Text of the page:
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Extra info for Britain and the Cinema in the Second World War
12. 13. 14. 15. 16. 17. See, for example, Angus Calder, The People's War (London, 1969), Susan Briggs, Keep Smiling Through (London, 1975), and Charles Whiting, Britain Under Fire (London, 1986). Martin Ceadel, Pacifism in Britain, 1914-45 (Oxford, 1980). 12-108; Tom Harrisson, Living Through the Blitz (London, 1976) pp. 22-4. Ian Colvin, Vansittart in Office (London, 1965) p. 276. Lord Hailsham, The door wherein I went (London, 1975) p. 116. Hugh Dalton, Hitler's War (London, 1940) p. 10. , p.
The first factor that should be noted is that 44 Britain and the Cinema in the Second World War despite the almost obligatory presence of Gordon Jackson or John Laurie as the token Scotsman in films which depicted the national effort in microcosm (The Foreman Went to France (1942); Millions Like Us (1943); The Way Ahead (1944)) and despite the occasional nods in the direction of Wales (The Proud Valley (1940); The Silent Village (1942)), the national identity derived almost entirely from England, which was often used interchangeably with Britain to describe the nation.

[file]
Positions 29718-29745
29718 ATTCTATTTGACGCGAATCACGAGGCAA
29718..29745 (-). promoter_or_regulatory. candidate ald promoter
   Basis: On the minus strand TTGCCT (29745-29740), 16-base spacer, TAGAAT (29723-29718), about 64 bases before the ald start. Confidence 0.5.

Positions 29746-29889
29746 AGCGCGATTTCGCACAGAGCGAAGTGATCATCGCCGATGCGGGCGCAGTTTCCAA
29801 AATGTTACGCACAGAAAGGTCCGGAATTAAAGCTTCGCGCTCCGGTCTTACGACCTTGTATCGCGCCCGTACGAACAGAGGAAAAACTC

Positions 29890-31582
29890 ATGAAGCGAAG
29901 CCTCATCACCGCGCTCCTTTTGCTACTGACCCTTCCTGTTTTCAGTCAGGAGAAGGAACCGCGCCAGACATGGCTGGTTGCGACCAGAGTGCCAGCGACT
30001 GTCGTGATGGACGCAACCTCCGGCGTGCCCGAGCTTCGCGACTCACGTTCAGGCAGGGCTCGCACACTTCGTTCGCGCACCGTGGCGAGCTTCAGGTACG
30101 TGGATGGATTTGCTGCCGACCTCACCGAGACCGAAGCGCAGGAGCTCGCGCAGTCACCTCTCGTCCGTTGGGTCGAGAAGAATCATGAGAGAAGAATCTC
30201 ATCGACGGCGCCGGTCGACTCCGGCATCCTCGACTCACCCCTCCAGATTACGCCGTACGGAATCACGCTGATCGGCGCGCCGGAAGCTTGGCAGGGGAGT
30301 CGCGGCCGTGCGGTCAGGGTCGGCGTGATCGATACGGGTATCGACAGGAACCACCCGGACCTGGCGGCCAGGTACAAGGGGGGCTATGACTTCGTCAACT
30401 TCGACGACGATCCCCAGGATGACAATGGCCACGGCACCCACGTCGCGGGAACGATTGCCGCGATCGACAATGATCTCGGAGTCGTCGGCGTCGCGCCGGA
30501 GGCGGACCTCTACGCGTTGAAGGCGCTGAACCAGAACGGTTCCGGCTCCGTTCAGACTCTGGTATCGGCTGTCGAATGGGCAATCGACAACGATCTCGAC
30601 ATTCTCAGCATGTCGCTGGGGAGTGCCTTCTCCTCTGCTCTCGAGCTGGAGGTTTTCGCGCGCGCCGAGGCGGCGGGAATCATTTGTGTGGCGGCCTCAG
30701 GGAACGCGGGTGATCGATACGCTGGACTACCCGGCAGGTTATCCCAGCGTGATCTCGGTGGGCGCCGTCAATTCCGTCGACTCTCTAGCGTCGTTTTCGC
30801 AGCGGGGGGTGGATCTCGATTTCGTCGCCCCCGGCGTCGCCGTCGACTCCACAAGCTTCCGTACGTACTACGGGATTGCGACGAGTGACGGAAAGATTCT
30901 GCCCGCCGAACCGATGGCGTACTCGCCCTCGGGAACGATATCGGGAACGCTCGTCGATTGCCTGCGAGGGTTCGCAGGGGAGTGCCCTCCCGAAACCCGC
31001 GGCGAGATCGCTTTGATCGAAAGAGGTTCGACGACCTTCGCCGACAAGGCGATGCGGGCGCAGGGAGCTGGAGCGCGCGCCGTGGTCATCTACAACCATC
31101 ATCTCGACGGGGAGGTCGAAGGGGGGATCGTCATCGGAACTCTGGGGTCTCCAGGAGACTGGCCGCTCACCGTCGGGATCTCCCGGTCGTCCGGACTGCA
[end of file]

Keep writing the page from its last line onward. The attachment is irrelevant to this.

Film technicians, who were paradoxically accorded reserved status, were thrown into unemployment. By the end of 1939 frustration permeated the entire industry, as Kine Weekly expressed it: 'So what has happened? Film production has almost completely ceased. The Films Act would have gone within a week or two of the outbreak of war but for the violent protests of producers and labour, and British film production today has never been in a more parlous state at a time when its strength and vitality is all important.